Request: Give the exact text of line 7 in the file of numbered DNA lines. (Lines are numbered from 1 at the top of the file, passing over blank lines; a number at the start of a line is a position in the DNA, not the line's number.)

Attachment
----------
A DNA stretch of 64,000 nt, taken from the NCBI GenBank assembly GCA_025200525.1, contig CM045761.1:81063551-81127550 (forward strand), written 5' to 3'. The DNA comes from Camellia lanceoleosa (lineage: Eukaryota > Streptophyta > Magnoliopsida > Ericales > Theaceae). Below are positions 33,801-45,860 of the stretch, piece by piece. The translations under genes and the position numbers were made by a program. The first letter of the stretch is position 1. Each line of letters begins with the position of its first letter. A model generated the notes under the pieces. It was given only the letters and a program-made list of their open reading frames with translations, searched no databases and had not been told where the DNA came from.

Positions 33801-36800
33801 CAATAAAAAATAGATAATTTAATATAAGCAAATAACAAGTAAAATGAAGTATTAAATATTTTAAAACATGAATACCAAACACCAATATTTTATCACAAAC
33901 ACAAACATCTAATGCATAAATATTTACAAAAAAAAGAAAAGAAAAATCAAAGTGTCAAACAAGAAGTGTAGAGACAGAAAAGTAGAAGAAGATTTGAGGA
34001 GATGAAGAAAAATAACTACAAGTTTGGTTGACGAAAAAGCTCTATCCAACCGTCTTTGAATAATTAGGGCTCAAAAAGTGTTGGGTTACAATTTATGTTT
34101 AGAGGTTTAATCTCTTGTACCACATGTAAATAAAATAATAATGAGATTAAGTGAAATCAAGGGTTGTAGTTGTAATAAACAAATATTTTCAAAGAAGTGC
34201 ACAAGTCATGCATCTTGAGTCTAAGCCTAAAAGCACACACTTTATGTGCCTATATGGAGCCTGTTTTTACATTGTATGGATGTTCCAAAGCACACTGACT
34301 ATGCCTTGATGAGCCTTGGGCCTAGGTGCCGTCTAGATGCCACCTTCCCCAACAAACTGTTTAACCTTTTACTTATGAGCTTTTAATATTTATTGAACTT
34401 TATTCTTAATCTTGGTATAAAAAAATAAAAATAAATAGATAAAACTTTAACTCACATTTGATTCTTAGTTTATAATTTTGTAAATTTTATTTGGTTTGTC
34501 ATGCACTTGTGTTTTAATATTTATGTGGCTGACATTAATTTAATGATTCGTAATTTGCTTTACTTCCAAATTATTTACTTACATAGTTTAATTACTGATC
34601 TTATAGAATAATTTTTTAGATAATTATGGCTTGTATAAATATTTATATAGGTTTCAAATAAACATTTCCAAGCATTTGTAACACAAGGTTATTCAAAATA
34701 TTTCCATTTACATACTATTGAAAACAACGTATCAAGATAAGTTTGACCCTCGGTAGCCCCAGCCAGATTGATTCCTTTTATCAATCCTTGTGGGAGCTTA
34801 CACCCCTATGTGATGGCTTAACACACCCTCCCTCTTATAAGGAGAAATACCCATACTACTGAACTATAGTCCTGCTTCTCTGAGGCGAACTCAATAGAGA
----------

34201 ACAAGTCATGCATCTTGAGTCTAAGCCTAAAAGCACACACTTTATGTGCCTATATGGAGCCTGTTTTTACATTGTATGGATGTTCCAAAGCACACTGACT